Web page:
What can we do about “cancel culture”?

The premise of my newsletter is that our political polarization is tearing apart our relationships. We each contribute to our political polarization every time we shun or shame or yell or cancel.

We won’t solve political polarization until we can learn to talk to each other in a new way. And a great place to start is in our relationships with people we love and care about. That gives us two wins: Not only can we mend important relationships that act as our anchors, but we can also practice those skills in a relatively safe space. Then we can take it outside, into the world.  

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I use examples in this newsletter to make the tools that I’m talking about feel real and achievable. But besides those examples, I want to talk about why we don’t use these tools. I hear resistance in the questions I get after the talks I give. The objections range are usually along the lines of “I’m only speaking truth to power,” “I’m only providing factual information,” and “But what I am saying is Biblical.”

Similarly, we have a cultural movement of cancel culture. Other terms used are call-out culture, social media shaming, trashing, and shunning. You know what I mean.

Although there’s starting to be a backlash against cancel culture, we keep doing it. Why? This newsletter will explore the reasons it’s so sticky.

First, let’s just acknowledge that it’s hard to change. It’s scary. We don’t know how it will turn out and we feel incompetent when we try something new. That’s a big barrier. Of course, if we keep doing what we’ve been doing, we’ll continue to get what we’ve always gotten.

Second, we feel powerful doing it. After all, women haven’t been allowed to express themselves, to “speak truth to power” until recently. It is seductive. And it does have an effect. The men who were cancelled as part of the MeToo movement haven’t resurfaced. This might not have happened if it wasn’t for cancel culture.

Third, we may feel pride at standing up for what we believe. I know I did when I told my aunt she was rude for talking about immigrants when her immigrant caregiver was in the room.

Also, we may want to protect ourselves. We feel fragile.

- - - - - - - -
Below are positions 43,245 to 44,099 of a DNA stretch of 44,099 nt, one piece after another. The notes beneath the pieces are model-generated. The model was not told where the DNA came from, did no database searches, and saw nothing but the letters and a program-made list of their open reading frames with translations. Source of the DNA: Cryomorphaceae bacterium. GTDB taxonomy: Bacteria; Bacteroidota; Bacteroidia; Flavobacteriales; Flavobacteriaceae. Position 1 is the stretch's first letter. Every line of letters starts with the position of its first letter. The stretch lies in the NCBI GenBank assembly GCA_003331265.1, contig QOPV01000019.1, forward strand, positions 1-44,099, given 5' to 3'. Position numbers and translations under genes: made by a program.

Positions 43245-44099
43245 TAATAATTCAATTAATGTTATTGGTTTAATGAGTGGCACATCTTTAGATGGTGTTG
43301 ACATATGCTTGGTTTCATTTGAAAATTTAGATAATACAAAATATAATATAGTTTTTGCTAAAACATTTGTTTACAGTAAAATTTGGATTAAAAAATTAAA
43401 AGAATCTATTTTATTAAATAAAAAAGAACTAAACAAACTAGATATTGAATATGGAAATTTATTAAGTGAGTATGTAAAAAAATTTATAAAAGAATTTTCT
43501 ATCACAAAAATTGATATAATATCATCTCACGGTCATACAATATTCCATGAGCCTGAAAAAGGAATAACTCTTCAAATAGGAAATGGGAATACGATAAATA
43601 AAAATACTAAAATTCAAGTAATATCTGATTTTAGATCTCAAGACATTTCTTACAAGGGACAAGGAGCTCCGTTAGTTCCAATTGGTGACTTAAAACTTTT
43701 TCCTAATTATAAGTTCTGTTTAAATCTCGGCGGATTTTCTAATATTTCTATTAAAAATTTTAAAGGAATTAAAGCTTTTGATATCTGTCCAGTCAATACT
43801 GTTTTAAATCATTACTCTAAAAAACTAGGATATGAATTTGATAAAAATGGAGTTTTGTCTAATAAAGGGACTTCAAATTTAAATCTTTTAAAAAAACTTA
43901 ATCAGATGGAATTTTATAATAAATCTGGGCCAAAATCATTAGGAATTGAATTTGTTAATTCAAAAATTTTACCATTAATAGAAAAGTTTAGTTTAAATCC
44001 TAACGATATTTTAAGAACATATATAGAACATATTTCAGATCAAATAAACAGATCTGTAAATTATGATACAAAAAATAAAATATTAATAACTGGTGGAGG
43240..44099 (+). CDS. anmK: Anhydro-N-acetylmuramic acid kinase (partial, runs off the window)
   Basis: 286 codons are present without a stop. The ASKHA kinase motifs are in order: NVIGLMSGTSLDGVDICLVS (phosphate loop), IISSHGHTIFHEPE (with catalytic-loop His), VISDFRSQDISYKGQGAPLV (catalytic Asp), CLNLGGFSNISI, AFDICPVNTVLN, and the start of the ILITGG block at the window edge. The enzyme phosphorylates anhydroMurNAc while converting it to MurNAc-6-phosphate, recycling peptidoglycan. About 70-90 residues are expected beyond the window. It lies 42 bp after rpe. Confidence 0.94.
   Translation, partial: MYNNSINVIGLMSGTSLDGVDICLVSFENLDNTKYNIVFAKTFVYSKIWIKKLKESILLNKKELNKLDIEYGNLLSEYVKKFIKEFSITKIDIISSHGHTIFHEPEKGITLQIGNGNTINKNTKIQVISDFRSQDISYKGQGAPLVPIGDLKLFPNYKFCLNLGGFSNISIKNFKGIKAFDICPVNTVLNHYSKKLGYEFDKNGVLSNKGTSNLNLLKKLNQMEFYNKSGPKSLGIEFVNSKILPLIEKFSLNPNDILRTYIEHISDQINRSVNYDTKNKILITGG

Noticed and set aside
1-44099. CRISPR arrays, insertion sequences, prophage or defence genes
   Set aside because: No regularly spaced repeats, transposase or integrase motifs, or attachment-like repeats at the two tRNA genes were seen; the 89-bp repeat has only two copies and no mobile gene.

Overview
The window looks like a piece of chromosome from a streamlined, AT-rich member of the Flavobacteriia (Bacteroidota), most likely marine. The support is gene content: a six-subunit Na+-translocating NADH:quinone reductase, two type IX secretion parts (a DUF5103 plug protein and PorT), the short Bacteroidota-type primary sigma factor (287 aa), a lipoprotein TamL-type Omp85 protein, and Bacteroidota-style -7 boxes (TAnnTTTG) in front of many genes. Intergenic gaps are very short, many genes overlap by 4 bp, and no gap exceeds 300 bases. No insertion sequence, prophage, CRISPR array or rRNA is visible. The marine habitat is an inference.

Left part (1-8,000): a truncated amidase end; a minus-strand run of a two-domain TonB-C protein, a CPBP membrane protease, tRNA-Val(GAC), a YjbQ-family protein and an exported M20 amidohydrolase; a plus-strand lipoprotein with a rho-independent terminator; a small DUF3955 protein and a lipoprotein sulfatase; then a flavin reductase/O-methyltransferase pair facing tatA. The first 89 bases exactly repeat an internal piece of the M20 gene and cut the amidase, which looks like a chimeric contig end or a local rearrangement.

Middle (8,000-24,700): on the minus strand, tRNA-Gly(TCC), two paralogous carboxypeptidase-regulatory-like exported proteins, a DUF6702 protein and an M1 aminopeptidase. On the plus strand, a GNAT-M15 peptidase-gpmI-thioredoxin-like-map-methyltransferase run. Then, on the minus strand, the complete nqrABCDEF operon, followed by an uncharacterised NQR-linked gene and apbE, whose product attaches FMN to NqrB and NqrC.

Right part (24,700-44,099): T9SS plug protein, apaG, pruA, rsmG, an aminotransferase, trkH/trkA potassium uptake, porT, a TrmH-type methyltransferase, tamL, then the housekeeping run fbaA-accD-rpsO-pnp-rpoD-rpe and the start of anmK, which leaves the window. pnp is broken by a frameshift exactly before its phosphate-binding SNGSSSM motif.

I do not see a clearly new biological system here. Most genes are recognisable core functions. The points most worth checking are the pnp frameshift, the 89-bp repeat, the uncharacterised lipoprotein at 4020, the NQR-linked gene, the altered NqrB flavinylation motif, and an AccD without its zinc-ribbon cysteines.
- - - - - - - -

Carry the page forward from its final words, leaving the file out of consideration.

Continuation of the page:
But the underlying, unrecognized reason we do this is to feel like we belong. Cancel culture is a way that people use to signal the group they belong to. And that’s the hardest motivator to overcome. After all, we all need to belong to a group. Evolutionarily, if we didn’t belong to a group, we would die. People with the lowest levels of social connections are more likely to die. Belonging is an important, unrecognized force in driving our behavior.

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But the cancel culture form of belonging is based on the idea of duality, that we’re different from others. Groups that define themselves by who they aren’t have what Brené Brown called the “fast food” of belonging. It’s better than no food, but it isn’t nutritious. It doesn’t feed your soul.

How can we overcome the stickiness of the type of belonging that defines itself by who it isn’t? In her book, “Braving the Wilderness,” shame researcher Brené Brown called for us to be brave to overcome this, to go it alone. I disagree with that as a viable path forward because we need to belong for survival.

In her class at Smith College, Professor Loretta Ross calls for us to “call in” those who disagree with us, to invite others to join our group. That could be viable, but we have barriers. In their book, “Coddling the American Mind,” Jonathan Haidt and Greg Lukianoff call for us to not allow others to indulge in cancel culture because it isn’t healthy.

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My call is different. My call is that what we’re doing isn’t working long term. The feeling of powerfulness is seductive but wrong. We aren’t weak, and we can feel pride for doing something differently. We can change if we’re committed to it and support each other.

And my answer is to focus on the belonging of humanity. That’s the group we need to want to belong to, one that transcends our petty differences. My role model is Black congresswoman and presidential candidate Shirley Chisholm who reached out to white supremacist and presidential opponent George Wallace in the hospital after he was shot, even canceling a day’s worth of campaigning to do it. Her visit is credited with Wallace working against white supremacy afterwards.

That is how we can heal our relationships and our nation and the world.